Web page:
The rabbi then went on to explain that Sophie was a beautiful example of stepping forward as a ‘mensch’ (good person) and caring about others. Her Mitzvah Project was reading to children in a Head Start program in Philadelphia and gathering books for them. Her secondary volunteerism takes the form of helping in the kitchen at her synagogue on Bingo nights. In Judaism, the concept of Tikkun Olam is a cornerstone. It translates to ‘repair of the world.’ With her creative tools, commitment to family and community, Sophie is indeed a ‘daughter of the commandments’ and one who will help piece together this fragmented planet. As the rabbi said by way of blessing her, may she go from strength to strength.

 

 

True Colors

I saw a post on Facebook this morning: “If someone shows you their true colors, don’t try to repaint them.”

This lesson has long been with me. It has been at the core of many co-dependent and dysfunctional relationships/friendships throughout my life. When people have crossed paths with me, sometimes there is a ‘halo’ effect. I would see them as being a reflection of only the glowing aspects of what they were about and not the shadow side or even how we may have had different lifestyle choices…not good or bad, simply different.

For example, if they were of an overtly dazzlingly spiritual, knock my socks off and make my heart swoon nature and seemed to be in alignment with my own practices (meditation, prayer, yoga, nature, drumming, dancing), then I would think it would spill over into every other aspect of who they were. Not always so. We are all multi-faceted beings with woundings and wonder that impact on our interactions with each other. Lately I have been contemplating this concept as it has been more than a year since I have been face to face with a friend who had been a staple in my life for more than a decade. Although I miss our contacts, I have had to seriously consider the ways in which I was attempting to repaint this person with my own brush and hues. A wish for him to be what I wanted rather than the reality of his own life path. What prompted the physical distancing was a pivotal ‘full circle’ event. I don’t regret it, but I do wish there had been a more graceful transition. Even so, I send a symbolic paint box filled with rainbows for him to choose to create his own masterpiece.

I was speaking with someone last night about reasons to be in relationship. She said something really wise- that when we enter into one, it ‘should’ be with the idea of supporting our partner in being all they want to be. I added that too often, people do it with the idea of molding that person into who WE want them to be and she volleyed back with the thought that we sometimes put them in a role that we ourselves want to be in which could look like living vicariously through them if we are afraid of living our own dreams.

Why wouldn’t we want someone (friend or partner) to grow their wings and be all they are capable of being, except for fear that they will move on?  I can think of many times the wings have been mine and I have needed to fly away. My hope was that these people who were still standing on the ground could applaud my flight and their own as a result.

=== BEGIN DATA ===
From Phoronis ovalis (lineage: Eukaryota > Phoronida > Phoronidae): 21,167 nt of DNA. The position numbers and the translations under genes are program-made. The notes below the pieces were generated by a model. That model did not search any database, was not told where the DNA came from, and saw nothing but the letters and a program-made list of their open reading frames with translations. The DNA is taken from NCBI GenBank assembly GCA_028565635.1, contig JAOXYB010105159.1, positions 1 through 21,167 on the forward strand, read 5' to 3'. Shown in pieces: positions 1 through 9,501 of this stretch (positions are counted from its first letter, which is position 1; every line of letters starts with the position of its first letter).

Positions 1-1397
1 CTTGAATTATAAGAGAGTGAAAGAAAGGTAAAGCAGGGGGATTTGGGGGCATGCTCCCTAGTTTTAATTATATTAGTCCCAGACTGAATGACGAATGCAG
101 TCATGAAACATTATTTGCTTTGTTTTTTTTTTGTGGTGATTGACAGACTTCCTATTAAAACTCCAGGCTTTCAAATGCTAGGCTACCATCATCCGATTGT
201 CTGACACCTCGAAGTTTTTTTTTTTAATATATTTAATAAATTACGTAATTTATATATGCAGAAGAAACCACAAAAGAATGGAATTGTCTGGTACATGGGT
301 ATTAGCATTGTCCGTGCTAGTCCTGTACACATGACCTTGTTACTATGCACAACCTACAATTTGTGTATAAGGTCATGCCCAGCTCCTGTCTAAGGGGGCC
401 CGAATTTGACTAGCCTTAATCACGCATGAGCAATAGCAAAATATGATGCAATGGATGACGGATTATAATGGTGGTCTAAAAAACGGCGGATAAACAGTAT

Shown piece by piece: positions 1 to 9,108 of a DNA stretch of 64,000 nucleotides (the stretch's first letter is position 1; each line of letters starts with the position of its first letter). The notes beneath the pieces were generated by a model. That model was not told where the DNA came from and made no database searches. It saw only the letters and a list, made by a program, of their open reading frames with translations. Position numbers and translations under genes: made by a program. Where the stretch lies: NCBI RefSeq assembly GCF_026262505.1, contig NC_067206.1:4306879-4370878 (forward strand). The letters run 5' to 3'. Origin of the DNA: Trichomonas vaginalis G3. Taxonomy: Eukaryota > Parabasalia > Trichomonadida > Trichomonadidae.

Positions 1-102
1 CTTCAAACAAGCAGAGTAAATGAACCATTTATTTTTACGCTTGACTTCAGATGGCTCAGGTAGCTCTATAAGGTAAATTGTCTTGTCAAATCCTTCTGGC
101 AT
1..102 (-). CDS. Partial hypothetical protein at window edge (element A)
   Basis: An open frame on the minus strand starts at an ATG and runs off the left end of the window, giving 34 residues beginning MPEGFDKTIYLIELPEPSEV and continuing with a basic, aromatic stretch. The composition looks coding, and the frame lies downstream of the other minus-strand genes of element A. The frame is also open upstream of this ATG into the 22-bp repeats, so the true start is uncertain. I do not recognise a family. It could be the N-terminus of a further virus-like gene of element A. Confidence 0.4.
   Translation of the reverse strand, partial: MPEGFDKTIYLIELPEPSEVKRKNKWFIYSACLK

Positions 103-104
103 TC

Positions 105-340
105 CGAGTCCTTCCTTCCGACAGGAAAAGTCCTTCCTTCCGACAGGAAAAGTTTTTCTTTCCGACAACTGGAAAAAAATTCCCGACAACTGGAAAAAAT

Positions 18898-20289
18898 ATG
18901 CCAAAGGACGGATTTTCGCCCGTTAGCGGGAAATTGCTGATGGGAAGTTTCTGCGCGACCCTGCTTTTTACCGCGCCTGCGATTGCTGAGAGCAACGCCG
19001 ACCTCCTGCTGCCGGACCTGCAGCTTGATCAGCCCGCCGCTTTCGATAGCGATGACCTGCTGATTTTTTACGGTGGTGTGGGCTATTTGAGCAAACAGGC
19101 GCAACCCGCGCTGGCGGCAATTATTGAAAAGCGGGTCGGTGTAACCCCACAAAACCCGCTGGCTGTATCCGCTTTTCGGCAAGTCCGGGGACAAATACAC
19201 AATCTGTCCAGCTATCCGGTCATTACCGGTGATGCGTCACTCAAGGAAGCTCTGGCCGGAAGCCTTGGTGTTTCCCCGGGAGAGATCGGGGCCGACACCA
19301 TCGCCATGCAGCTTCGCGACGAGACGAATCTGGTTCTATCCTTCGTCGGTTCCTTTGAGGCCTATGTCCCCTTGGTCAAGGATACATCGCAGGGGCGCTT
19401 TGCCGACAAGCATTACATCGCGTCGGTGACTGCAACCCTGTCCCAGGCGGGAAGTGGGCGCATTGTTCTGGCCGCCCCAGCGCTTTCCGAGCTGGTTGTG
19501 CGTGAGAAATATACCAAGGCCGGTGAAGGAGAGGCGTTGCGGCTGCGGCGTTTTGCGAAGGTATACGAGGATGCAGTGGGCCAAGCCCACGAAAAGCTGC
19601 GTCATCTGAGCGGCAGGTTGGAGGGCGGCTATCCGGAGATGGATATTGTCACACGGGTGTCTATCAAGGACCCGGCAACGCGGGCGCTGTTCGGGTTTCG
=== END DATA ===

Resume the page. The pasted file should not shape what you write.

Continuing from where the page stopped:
Let your own true colors shine on through~

Previous Posts

There's No Place Like Home
It's Halloween as I am writing this. I just washed off the silver makeup, glitter and red lipstick that covered my face for a few hours when I was out and about tonight. My newly dyed hair is Manic Panic Ultraviolet. Nestled under the covers, I was perusing Facebook when a writing prompt snagged me.

posted 10:46:20pm Oct. 31, 2014 | read full post »

What I Asked For
Making the rounds on Facebook today:  "Everything you are going through is preparing you for what you asked for."  Another one of those inscrutable statements that can be interpreted in various ways. My take is that it isn't blaming as much as it is highlighting that we have such power, even on a

posted 11:13:33pm Oct. 29, 2014 | read full post »

Noah and The Mensch
Please note that I am not a biblical scholar, so this blog comes from a place of curiosity and the workings of my own mind, rather than theological knowledge. This past Saturday, I sat in the sanctuary of a suburban South Jersey synagogue, surrounded by family and friends of my 13 year old cousin

posted 3:12:56pm Oct. 28, 2014 | read full post »

True Colors
I saw a post on Facebook this morning: "If someone shows you their true colors, don't try to repaint them." This lesson has long been with me. It has been at the core of many co-dependent and dysfunctional relationships/friendships throughout my life. When people have crossed paths with me, somet

posted 12:03:50pm Oct. 26, 2014 | read full post »

Sunrise Sunset- Blissful Book Review~
    "Sunsets are love notes written directly to you and last lines are always the same. Life is too short and too precious to dwell on anything other than gratitude."- Gabe Berman Awe and gratitude are two of my favorite words; sunrises and sunsets two of Mother Nature's most d

posted 7:58:58am Oct. 24, 2014 | read full post »